I’m only starting to realize how these are all connected: yes, the west was in the TV, in the way I saw my language, in the way I saw my hair, but now, the West was fundamental to the way I saw my body. I remember trying to lose 10 pounds over the summer before sophomore year, I remember talking to my mom in frustration because I had 3 pounds left to lose in such a short period of time, I remember her telling me this: to stop trying so hard to make myself look like white girls who I was never made to look like. I remember crying slightly, agreeing. But still wanting to be 3 pounds lighter.


I remember being 17, going swimming with white friends for one of their birthdays, wearing a bikini for the first time since I was a child. I remember, beforehand, sucking in the mirror for minutes upon minutes telling myself it would be okay. I remember stepping into the water with them and feeling huge, marvelling at the power of these skinny white girls to make you feel othered, to make you feel like your body exists in overflow. Something about being juxtaposed to people who set a standard of smallness made my body seem hulking, distorted, out of proportion, superfluous: much more than bodies were supposed to be. I remember looking at the pictures of us and feeling gigantic. Wondering why I had chosen the smallest people I knew to go swimming with. Seeing a black boy by the water with a white girl, making eye contact with him, and somehow feeling like he knew he had made it somewhere that I never could. That he had carved out a small space for himself in a white world, a place that being not only black, but also a girl, prevented me from really reaching. I remember going home almost immediately after the event, almost vowing to never swim again.


So I don’t know. I’m just a kid. I’m only starting to really process my life, to process what this all means for me. One thing that my life has reminded me of is this: that the way I hated my hair and culture in Lagos, Nigeria is the same way a black girl right now is hating her skin and 4c hair in Philly, which is the same way a black child in Kingston, Jamaica is bleaching, which is the same way a black boy in a white school in Ohio is smoothing out his accent, which is to say this: white supremacist thought is alive in every space. That shit is moving. Everywhere in this world there are generational systems at work and messages being sent that exist to make us hate ourselves, that work so hard that self-hatred amongst black people has almost become a bonding point.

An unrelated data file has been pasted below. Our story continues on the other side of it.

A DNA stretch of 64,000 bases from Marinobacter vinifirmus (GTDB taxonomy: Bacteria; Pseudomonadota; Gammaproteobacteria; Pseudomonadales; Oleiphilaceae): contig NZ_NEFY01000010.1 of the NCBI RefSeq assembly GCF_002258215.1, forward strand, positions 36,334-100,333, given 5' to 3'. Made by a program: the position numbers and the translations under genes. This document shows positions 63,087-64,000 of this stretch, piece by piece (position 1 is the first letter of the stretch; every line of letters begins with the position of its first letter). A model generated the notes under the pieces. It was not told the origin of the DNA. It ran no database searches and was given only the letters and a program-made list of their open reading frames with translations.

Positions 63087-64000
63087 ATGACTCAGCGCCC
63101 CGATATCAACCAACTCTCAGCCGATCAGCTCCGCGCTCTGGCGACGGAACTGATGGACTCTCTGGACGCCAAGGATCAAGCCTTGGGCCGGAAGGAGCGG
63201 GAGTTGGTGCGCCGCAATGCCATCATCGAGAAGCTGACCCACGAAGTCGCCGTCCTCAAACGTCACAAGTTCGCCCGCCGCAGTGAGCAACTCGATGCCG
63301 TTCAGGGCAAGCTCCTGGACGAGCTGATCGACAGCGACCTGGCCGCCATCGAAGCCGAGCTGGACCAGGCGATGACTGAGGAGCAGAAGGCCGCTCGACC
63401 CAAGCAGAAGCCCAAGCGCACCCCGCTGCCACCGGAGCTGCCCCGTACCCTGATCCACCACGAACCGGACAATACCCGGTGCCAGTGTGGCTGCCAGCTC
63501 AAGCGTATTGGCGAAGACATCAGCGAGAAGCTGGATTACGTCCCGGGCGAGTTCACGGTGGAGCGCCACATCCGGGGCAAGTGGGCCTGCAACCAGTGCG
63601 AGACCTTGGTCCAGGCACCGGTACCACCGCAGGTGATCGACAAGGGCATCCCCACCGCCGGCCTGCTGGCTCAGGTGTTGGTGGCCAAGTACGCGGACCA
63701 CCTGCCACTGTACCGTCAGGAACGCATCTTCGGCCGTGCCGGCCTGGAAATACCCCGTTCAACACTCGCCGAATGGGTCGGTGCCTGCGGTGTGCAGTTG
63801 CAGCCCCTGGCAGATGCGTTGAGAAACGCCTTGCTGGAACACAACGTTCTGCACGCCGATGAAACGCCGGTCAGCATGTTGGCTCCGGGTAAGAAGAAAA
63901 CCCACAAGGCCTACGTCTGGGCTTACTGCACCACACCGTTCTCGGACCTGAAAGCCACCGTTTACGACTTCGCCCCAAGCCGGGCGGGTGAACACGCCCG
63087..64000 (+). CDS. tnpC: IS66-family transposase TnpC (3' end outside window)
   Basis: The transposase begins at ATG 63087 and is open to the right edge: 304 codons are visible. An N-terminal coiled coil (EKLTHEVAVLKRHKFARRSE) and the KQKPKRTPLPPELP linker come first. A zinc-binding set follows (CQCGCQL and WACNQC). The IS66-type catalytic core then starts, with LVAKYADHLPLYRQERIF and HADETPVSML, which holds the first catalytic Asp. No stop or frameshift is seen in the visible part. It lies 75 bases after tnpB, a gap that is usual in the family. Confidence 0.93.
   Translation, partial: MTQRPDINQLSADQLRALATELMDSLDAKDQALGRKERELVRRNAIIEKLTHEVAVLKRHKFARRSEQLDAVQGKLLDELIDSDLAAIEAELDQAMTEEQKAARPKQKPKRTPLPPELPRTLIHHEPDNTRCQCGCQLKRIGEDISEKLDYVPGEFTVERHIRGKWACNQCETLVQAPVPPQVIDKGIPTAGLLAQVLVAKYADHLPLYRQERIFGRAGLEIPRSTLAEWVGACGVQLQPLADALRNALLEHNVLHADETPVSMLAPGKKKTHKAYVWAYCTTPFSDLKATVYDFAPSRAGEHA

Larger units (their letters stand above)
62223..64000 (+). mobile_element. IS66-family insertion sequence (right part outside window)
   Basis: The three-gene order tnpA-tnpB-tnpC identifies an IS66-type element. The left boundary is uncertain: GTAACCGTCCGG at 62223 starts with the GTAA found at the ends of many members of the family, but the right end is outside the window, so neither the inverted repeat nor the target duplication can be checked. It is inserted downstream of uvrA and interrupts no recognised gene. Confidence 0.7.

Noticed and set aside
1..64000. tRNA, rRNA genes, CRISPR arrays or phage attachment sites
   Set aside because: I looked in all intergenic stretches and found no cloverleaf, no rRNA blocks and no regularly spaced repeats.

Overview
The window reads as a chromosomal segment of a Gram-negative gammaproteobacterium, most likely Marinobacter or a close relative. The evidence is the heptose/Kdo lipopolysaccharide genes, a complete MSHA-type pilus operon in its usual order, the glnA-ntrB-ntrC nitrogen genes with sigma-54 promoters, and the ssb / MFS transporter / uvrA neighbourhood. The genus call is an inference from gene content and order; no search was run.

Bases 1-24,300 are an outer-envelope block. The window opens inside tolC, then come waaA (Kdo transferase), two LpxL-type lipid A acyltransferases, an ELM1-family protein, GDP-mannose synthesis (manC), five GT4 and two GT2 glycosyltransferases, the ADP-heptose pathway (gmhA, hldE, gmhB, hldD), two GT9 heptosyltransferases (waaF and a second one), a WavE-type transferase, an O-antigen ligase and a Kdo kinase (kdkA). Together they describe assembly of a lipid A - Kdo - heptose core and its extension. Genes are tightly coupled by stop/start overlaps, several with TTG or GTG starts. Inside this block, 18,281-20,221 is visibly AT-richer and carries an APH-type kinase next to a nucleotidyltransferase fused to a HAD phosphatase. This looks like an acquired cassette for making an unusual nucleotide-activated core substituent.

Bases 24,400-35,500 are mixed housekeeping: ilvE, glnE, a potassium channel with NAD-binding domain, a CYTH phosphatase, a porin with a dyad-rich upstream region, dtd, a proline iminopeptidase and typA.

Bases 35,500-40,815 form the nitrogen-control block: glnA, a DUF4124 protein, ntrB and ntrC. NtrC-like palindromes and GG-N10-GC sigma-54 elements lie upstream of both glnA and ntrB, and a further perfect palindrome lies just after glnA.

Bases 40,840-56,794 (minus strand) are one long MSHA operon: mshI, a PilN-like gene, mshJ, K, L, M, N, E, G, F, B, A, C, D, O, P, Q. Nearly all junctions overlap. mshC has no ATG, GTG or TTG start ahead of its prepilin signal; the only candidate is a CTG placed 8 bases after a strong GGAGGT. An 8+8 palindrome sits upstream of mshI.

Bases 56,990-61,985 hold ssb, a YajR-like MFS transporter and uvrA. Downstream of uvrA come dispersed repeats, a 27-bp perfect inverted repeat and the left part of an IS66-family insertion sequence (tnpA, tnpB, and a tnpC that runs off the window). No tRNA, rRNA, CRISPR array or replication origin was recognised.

“One thing that my life has reminded me of is this: that the way I hated my hair and culture in Lagos, Nigeria is the same way a black girl right now is hating her skin and 4c hair in Philly, which is the same way a black child in Kingston, Jamaica is bleaching, which is the same way a black boy in a white school in Ohio is smoothing out his accent, which is to say this: white supremacist thought is alive in every space.”

But I should say this: I am learning to find the spaces in which I can be loved. Everyday there are more and more black people in my corner, more and more black femmes in my corner, more and more people who allow me to feel like my body is mine and that I deserve to fit into it. Sure, I do not always feel desirable because I am not often desired by those whose opinions I center: so I am trying not to place self-worth in external opinion, trying to center myself instead. I am only starting to unpack the fatphobic thinking that made me degrade myself, and, inevitably, others. I was only able to realize, upon exiting my white high school, that the way I viewed my body and other people’s bodies was not a reflection of reality as much as it was a reflection of my body juxtaposed to whiteness.


So yes, my story isn’t done; I still have so much to learn about myself and others, and so much to unlearn, but: I’m trying. I’m trying to try. And this white world will not move for me, has never had any intention to move for me, so: I must move for myself.